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Has Trump's Campaign Rhetoric Really Caused an Increase in School Bullying?

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With a little more than a month to go in the presidential campaigns, the nation's largest teachers' union launched a push Monday to tie Republican presidential candidate Donald Trump's "inflammatory rhetoric" to an increase in bullying in America's schools.

The National Education Association's campaign against "The Trump Effect" will include internet and direct mail components targeted at votes in key states. It follows similar statements by the American Federation of Teachers, which joined with the NEA in endorsing Democratic candidate Hillary Clinton in the presidential race.

But can Trump's statements on the trail—as harsh and unconventional as they may be—be blamed for an increase in bullying? Has there even been an overall increase in bullying? One researcher says it's way too early to tell. More on that in a second.

Trump Is a 'Bad Example,' Teachers' Union Says

"As educators, we teach our kids that kindness, collaboration, and cooperation are important not just in school, but in in life," said NEA President Lily Eskelsen García. "Donald Trump sets an example that teaches the wrong lesson. He calls women fat pigs, wants to ban Muslims from coming to the country, refers to Mexicans as criminals, and makes fun of people with disabilities. The rise in vitriolic speech in classrooms and the anxiety this causes for some of our most vulnerable students shows that Trump's rhetoric is far more damaging than previously imagined."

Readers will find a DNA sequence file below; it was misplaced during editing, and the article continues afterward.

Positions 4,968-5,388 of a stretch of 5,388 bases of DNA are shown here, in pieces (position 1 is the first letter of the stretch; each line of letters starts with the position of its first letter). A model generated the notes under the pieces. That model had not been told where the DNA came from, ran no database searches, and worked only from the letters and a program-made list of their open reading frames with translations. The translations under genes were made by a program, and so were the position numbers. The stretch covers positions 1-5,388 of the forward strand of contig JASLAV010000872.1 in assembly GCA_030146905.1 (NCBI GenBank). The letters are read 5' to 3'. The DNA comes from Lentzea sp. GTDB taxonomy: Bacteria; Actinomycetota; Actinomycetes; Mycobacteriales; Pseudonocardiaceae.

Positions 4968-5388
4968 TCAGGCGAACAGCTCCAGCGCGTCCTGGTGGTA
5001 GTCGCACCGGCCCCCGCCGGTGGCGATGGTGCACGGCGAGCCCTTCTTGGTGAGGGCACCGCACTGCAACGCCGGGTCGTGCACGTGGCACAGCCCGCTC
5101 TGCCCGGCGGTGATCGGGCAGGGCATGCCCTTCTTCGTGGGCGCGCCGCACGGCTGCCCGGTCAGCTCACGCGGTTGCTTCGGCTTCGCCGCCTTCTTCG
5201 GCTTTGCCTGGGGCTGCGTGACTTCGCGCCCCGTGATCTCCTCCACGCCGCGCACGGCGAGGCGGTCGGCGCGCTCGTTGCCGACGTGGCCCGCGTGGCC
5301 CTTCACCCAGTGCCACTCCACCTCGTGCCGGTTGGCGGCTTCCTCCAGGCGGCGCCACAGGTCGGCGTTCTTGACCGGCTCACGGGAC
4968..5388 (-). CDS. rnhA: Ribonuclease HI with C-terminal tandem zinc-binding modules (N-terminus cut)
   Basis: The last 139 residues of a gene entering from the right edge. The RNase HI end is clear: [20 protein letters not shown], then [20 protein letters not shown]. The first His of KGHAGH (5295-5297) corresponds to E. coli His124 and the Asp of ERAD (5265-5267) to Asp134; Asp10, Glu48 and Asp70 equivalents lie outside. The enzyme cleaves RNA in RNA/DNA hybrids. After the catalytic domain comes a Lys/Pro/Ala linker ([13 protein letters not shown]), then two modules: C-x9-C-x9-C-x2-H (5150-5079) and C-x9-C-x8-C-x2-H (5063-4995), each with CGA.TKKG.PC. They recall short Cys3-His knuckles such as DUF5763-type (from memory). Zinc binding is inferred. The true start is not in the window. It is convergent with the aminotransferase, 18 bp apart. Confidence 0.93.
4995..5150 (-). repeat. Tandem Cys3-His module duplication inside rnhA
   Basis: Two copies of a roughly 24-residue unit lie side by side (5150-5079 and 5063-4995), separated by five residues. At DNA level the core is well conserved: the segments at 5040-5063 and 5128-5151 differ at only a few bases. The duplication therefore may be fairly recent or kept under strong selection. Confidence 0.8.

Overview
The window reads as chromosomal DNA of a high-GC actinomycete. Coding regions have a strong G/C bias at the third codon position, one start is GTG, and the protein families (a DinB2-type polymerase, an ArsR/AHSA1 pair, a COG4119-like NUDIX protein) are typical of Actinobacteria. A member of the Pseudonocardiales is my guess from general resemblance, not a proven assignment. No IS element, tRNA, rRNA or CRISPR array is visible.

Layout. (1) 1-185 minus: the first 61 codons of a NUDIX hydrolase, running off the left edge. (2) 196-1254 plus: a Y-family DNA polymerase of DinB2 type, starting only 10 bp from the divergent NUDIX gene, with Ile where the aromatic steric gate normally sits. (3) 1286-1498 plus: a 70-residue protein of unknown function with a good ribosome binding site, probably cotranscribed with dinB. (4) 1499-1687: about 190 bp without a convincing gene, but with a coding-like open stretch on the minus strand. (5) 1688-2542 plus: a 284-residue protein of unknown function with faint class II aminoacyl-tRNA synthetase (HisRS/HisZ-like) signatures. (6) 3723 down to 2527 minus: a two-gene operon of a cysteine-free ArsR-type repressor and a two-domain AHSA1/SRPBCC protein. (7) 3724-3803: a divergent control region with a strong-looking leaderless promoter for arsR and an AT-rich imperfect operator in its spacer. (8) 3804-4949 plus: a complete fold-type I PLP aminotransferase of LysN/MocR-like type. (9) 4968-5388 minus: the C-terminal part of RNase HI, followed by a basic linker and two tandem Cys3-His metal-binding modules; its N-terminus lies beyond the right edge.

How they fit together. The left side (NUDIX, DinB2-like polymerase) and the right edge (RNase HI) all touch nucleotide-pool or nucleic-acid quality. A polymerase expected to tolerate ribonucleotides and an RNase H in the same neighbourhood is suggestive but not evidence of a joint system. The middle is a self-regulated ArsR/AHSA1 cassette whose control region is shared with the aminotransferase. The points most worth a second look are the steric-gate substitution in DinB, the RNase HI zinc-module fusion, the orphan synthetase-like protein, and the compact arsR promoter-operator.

Monday's launch included events in many states, including some considered important electoral battlegrounds: Iowa, Florida, Michigan, Minnesota, Nevada, New Hampshire, North Carolina, Ohio, and Pennsylvania.  They involved educators sharing stories of seeing "The Trump Effect" in classrooms.

"Since Trump entered the race for president last year, educators have witnessed a steady increase in bullying and harassing behavior that mirrors his words and actions on the campaign trail," the NEA said in an announcement of the events.

Like AFT President Randi Weingarten did previously, the NEA cited a report by the Southern Poverty Law Center that detailed anecdotal reports of bullying teachers have tied to Trump.